The 40th CGMS plenary meeting held in Lugano, Switzerland, on 5-8 November 2012 will address the above challenges and discuss the operational and R&D systems of CGMS members which should make it possible to guarantee timely access to meteorological satellite data on a global scale. International coordination and cooperation is a particularly valuable asset in the current difficult economic circumstances.
The success of CGMS stems from the fact that it offers an all-inclusive forum where long term strategic goals can be set by senior management, while at the same time specific technical and scientific expertise is available to address more specialized detail subjects. The detailed expertise also means that participants have been very close to end users and can reflect their requirements through their discussions.
CGMS-40 is hosted by the Federal Department of Foreign Affairs of Switzerland and the Federal Office of Meteorology and Climatology, MeteoSwiss, together with WMO. The plenary session of CGMS-40 takes place 7-8 November 2012. EUMETSAT provides the CGMS Secretariat.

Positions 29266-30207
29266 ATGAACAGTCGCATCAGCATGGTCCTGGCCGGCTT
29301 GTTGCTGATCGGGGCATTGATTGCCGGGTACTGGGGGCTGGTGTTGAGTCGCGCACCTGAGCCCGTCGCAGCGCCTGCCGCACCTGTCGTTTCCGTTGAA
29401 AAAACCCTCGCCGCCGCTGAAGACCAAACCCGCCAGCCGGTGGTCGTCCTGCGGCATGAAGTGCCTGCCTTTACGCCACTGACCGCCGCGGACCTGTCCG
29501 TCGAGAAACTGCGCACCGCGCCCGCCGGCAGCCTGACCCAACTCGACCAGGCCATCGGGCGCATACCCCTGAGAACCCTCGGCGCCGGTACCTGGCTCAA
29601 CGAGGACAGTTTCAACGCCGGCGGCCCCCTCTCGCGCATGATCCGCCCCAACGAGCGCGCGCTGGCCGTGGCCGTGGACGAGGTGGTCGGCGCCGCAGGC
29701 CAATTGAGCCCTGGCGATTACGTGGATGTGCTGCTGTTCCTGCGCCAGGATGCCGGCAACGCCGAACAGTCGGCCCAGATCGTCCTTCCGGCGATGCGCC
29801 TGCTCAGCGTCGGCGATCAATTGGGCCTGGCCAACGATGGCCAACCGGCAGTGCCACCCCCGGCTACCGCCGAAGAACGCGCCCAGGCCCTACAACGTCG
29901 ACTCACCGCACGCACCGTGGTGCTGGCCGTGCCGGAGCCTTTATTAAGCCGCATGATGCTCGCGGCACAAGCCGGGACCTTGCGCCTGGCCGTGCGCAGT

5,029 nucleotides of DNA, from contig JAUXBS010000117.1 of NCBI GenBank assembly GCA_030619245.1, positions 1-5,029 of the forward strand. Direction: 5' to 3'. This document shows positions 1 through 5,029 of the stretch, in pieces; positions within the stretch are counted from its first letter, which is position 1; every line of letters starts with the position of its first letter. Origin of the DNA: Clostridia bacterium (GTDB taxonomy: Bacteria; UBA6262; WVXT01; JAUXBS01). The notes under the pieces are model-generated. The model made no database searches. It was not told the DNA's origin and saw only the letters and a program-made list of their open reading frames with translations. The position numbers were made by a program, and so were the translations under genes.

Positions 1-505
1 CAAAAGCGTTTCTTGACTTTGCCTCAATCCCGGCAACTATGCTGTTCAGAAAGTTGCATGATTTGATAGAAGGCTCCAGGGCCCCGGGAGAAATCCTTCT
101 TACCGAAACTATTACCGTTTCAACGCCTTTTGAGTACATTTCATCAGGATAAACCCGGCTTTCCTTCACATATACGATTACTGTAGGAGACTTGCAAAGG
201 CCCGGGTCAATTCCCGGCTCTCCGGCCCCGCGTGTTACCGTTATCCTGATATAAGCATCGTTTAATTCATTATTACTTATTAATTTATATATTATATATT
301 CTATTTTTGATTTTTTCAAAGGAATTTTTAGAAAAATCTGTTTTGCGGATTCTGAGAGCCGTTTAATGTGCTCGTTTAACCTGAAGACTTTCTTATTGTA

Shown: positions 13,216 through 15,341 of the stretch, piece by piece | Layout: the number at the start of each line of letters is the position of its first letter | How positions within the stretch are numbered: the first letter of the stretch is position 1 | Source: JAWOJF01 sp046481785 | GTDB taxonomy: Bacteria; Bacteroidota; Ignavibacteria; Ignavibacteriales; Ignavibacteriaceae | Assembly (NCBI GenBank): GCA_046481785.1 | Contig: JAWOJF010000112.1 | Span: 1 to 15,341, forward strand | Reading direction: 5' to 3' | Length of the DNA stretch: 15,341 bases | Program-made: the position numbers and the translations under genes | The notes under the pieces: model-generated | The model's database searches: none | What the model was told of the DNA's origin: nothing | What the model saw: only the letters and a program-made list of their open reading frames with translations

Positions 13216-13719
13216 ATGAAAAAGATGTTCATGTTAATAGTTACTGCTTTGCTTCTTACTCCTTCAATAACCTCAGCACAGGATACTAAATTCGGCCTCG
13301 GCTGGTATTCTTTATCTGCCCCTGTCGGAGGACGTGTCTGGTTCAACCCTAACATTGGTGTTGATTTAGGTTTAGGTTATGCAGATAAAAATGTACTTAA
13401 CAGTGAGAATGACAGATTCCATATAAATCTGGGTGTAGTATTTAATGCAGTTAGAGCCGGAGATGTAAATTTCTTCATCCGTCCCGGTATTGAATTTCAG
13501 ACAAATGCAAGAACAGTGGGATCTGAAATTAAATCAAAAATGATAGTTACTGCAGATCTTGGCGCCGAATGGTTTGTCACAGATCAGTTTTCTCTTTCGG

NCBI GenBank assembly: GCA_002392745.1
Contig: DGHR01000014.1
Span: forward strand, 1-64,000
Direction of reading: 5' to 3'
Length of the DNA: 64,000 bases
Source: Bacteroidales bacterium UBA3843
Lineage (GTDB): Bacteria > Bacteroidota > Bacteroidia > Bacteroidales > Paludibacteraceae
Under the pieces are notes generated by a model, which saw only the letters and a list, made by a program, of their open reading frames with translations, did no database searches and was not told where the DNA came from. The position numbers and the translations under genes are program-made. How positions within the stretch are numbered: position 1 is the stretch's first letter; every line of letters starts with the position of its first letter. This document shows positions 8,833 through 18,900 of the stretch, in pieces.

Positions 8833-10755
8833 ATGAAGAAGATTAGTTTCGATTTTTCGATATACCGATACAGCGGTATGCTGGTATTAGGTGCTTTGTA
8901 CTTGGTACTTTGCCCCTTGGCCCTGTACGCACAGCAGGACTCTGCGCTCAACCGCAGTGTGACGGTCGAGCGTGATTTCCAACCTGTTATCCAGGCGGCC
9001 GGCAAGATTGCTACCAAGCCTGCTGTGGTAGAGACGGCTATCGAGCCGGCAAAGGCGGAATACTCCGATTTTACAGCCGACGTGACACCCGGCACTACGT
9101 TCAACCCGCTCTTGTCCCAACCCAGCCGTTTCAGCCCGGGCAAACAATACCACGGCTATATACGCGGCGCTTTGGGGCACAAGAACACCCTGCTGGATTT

The Coordinated Group for Meteorological Satellites (CGMS) was created on 19 September 1972 by Europe, Japan, USA, and WMO to consider common interests relating to the design, operation and use of planned meteorological satellites. Today, there are 15 members including operational and R&D space agencies developing and operating meteorological and climate application satellites and missions. WMO is also a CGMS member as it has a unique role as representative of the world meteorological data user and provider community.
Governed by its Charter, the objectives of CGMS are:
- To coordinate long-term and sustainable satellite systems relevant to weather and climate to which both operational and R&D space agencies contribute;
- Through close interaction with the World Meteorological Organization (WMO), to respond as far as possible to WMO’s requirements and related programmes (e.g. WIGOS, IOC/UNESCO, and GCOS).
- To harmonise meteorological satellite mission parameters (such as orbits, sensors, data formats and downlink frequencies) to the greatest extent possible.
- To encourage complementarity, compatibility and possible mutual back-up in the event of system failure through cooperative mission planning (the concept of “help thy neighbour”), compatible meteorological data products and services and the coordination of space and data-related activities, thus complementing the work of other international satellite coordinating mechanisms.